At first I responded with lengthy explanations of the premium and rare ingredients I spent years sourcing in China, the laborious technique involved in crafting the sauce, not to mention the obvious incongruity of comparing a product made by a bootstrapped startup to those of multinational corporations with economies of scale. But then I got curious.
What was it that made people believe Chinese food was devoid of value? That the people dedicated to the craft and heritage of their cuisine didn't deserve to profit from their labor? It's worth noting that the same criticisms are rarely directed at white chefs creating "elevated" versions of dishes they claim to have discovered in their travels East.
I first read about the "Hierarchy of Taste" in a book called The Ethnic Restaurateur by NYU Food Studies Professor Krishnendu Ray. In it, he lays forth a comprehensive theory on why some cuisines command a higher price than others. Carne asada and steak frites are an example of a similarly high-quality cut of meat that are listed at vastly different prices, as are ravioli and dumplings, pasta and hand-pulled Lanzhou noodles. Ray puts forth that this hierarchy is shaped by a simple rule: the value we place on a cuisine is informed by our perception of the socio-economic status of emigrants from those countries. "With China, [Americans] are still filled with this funny disdain, that it is about cheap and crappy stuff, including cheap and crappy food," he says.
Chinese food proliferated in America directly as a result of the Chinese Exclusion Act in 1882— the first law to ban the immigration of a group of people solely based on race. But because of a loophole that allowed merchants to operate restaurants, Chinese food spread like wildfire across the country. To attract diners, prices were kept low, which made Chinese food an affordable luxury that helped democratize the experience of dining out. What made this possible was the exploitation of these underpaid and overworked laborers, which in turn is what made it so popular. Dark origins, indeed. This is a cuisine born from resilience in the face of racism and xenophobia, and the expectation of Chinese food as cheap is a paradigm that we have existed within ever since. It is the reason that in 2018, I still wasn't able to find any premium Chinese food on grocery shelves. Real food, real ingredients, ethical sourcing and manufacturing comes at a cost. Our food, our culture, and our people have value, and it's about time our compensation reflects that.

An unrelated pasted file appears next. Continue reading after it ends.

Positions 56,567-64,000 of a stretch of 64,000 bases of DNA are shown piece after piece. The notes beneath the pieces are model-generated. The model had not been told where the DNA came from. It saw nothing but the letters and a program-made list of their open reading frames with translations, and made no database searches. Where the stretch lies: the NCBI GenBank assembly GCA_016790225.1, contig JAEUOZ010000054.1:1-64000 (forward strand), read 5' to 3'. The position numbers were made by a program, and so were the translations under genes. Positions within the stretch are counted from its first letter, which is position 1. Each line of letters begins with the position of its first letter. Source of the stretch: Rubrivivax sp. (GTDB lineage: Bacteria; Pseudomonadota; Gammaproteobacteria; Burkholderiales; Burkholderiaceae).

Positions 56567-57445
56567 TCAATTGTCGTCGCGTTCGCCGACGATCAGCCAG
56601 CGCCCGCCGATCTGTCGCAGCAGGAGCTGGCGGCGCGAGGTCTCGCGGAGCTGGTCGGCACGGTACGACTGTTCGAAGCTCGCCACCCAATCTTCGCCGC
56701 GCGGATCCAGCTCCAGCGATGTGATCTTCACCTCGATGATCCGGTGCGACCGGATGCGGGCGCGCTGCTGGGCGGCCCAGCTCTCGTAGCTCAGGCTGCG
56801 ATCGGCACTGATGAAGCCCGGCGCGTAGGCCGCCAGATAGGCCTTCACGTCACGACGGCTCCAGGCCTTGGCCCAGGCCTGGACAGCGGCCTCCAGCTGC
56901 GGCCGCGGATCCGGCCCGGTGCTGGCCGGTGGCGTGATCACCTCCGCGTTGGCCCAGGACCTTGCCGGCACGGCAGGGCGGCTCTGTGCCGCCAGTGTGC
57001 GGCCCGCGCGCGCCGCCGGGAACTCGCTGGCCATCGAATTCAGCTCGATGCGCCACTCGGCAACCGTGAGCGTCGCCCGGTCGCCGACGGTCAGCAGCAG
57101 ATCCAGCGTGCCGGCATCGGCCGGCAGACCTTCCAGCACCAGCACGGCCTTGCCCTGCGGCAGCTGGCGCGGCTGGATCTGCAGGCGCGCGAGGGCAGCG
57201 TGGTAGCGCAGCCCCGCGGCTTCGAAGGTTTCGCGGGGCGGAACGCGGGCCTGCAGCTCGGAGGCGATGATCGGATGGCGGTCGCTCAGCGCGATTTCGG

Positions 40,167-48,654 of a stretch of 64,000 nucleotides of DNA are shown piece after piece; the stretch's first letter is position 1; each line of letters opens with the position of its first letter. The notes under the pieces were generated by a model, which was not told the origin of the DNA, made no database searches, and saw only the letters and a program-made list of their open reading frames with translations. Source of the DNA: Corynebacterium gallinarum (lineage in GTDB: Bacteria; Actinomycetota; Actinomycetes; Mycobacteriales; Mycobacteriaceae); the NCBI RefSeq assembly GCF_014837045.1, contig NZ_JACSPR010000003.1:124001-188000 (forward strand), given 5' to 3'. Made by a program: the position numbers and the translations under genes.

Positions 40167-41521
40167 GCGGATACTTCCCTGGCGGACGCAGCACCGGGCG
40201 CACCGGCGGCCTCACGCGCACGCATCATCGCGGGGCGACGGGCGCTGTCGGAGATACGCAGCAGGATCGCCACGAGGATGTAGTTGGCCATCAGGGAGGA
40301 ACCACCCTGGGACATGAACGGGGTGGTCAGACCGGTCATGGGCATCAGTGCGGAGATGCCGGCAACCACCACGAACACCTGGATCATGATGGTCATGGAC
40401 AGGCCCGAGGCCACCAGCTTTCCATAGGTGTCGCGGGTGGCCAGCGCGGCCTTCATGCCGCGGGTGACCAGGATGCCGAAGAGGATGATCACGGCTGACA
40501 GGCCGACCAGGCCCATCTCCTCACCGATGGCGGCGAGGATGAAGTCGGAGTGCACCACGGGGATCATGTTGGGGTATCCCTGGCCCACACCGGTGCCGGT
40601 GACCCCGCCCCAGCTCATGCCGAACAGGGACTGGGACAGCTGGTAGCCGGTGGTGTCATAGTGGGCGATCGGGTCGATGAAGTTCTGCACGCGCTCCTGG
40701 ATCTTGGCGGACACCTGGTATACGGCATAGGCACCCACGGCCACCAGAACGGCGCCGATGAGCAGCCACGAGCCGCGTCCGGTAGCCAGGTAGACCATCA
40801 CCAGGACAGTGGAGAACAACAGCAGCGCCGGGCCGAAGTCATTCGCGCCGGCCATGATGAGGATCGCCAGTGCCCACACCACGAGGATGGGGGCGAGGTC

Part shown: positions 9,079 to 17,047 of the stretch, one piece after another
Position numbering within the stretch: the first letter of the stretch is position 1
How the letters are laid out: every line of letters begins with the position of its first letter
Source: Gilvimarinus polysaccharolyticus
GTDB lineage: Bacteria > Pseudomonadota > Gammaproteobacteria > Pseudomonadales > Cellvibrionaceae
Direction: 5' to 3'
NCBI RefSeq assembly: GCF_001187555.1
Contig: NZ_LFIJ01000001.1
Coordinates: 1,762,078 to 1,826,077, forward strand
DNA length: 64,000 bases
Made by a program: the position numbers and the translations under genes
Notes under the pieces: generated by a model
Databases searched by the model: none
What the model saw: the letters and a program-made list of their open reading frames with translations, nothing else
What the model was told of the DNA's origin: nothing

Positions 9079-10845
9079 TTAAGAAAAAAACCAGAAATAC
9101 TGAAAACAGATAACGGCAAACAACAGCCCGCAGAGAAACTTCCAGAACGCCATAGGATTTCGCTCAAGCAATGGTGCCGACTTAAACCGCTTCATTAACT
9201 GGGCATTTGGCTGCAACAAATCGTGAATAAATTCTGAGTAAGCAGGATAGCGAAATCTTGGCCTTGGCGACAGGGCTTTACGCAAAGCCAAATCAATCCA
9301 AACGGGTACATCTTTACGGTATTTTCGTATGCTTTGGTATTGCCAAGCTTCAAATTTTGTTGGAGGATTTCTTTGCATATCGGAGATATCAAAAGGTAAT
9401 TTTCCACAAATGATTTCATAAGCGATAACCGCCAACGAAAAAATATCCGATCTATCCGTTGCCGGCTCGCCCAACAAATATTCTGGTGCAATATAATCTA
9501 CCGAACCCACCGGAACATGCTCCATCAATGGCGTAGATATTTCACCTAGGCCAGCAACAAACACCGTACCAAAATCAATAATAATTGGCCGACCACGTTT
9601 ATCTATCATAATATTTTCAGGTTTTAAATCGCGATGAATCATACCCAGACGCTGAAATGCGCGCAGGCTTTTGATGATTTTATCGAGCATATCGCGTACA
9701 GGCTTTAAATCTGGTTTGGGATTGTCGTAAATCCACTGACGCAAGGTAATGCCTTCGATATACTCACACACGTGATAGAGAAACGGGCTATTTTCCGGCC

"My experience with Chinese food is the ONLY experience."
It's no surprise that our exposure to Chinese food, or any "ethnic" food for that matter, has been limited and filtered through an oversimplified lens. Food media has been particularly guilty here, from tokenizing to white-washing in coverage, which led to a reckoning at several large publications over the past years. I've personally been told by editors and publishers that "Asian cookbooks don't sell," or "We've already written about one Asian brand in this issue of the magazine, so we can't cover another." This approach has led my company to lose out on growth opportunities, and fellow small businesses in the Asian food space are pitted against each other even when operating in entirely different spaces.
Some of Fly By Jing's most frequently received comments online are "What's the difference between this and Laoganma?"and, "Is this just some hipster, marked-up version of Laoganma?" The presumptions being that: a) there must only be one brand of Chinese sauce on the market, b) all chili oil is the same, and c) because of one's proximity to Chinese culture (i.e. "I've been to Chinatown" or the ever-trusty "My girlfriend is Chinese"), one's own narrow experiences must now hold true for everyone else.
The truth is that there are thousands of different styles of chili oil in China, with every family safeguarding their own recipe. I've seen ingredients ranging from nuts and seeds to beef jerky, mushrooms, and fermented fava beans. The idea that there's a one-size-fits-all chili oil is both reductive and unimaginative.
But it's easy to be reductive when our exposure to others has been so limited. There is no room for complexity if everything is binary. Like its people, Chinese flavors are far more complex, ever-evolving, and diverse than that. We are more than that. What started as my personal quest to reconnect with my roots has become a mission to celebrate the many-layered stories of the diaspora, because real stories are personal, and they deserve to be told.
Fly By Jing is the product of a personal journey of discovery and coming home to self. Like me, it's born in Chengdu, but living in America. It's rooted in tradition, but made for the way we live today. It doesn't conform to anyone else's notions of value, taste, or tradition. It's one person's recipes, one person's vision, and one person's story.
And with these flavors, I'm telling you mine.